JERUSALEM – Israeli officials Friday were full of misgivings and uncertainty over Egyptian President Hosni Mubarak’s resignation, fearing the Jewish state will lose its staunchest ally in the region and that the popularity of Islamist groups is on the rise.

Government officials would not comment publicly on the impact of Mubarak’s resignation for Israel. But officials said they’re “very hopeful” that a “Mubarak mimic,” such as Vice President Omar Suleiman, would succeed him.

Others in Israel predicted an uncertain horizon.

“Egypt has completely lost its status in the area, while Turkey and Iran are on the way up. It’s a different world,” said Zvi Mazel, a former Israeli envoy to Egypt. “As long as we had Mubarak, there was no void in our relations with the region. Now we’re in big trouble.”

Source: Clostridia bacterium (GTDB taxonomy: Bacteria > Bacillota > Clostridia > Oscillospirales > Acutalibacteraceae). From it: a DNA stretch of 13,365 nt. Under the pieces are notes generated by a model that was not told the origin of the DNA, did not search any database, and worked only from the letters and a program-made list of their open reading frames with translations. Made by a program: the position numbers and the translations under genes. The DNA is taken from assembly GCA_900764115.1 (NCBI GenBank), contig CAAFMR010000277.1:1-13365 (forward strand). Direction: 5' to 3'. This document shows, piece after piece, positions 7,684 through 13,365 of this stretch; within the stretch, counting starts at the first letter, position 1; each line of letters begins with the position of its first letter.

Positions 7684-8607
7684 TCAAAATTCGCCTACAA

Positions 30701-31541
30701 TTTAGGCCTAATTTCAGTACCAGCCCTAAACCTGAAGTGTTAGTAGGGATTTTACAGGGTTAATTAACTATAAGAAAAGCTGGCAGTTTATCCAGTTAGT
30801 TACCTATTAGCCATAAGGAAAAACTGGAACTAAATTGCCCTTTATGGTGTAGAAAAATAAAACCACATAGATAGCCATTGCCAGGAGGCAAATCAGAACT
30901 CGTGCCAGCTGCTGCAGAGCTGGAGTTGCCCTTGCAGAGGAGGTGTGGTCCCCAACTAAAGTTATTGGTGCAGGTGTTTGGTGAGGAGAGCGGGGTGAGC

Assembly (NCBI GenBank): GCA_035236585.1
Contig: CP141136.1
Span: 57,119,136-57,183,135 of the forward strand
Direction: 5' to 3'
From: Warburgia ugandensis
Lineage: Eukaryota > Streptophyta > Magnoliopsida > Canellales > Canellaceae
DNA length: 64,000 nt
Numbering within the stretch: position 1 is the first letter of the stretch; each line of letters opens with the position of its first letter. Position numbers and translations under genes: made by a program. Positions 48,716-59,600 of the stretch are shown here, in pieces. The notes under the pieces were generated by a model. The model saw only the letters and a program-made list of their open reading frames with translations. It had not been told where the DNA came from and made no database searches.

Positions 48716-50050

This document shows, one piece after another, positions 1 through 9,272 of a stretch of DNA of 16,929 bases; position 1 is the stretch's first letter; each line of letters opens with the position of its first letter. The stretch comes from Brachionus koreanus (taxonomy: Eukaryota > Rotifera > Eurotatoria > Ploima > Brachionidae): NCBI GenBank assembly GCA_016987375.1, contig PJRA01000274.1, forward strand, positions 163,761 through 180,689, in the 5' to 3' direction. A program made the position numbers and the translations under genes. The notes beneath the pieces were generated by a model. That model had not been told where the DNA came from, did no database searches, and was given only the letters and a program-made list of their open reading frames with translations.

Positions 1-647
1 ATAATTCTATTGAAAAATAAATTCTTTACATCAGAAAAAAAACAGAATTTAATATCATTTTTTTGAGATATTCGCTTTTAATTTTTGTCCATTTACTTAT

Israel’s once-strong ties with Turkey and Jordan have turned rocky. Protests in Jordan against King Abdullah’s moderate government have targeted his ties with Israel.

Turkey and Israel have clashed over Israel’s 2008-2009 invasion of Gaza and its raid on a Gaza-bound flotilla that killed nine Turkish nationals last May. Turkey released its findings on the incident Friday, largely blaming Israel for the deaths of the Turkish civilians.

Israel had been one of Mubarak’s few outspoken supporters. Israeli officials disparaged the protesters as “radicals.”

Israeli Defense Minister Ehud Barak said Thursday that Egypt should be given time for a slow “change,” not a rapid shift of power to “extremists.”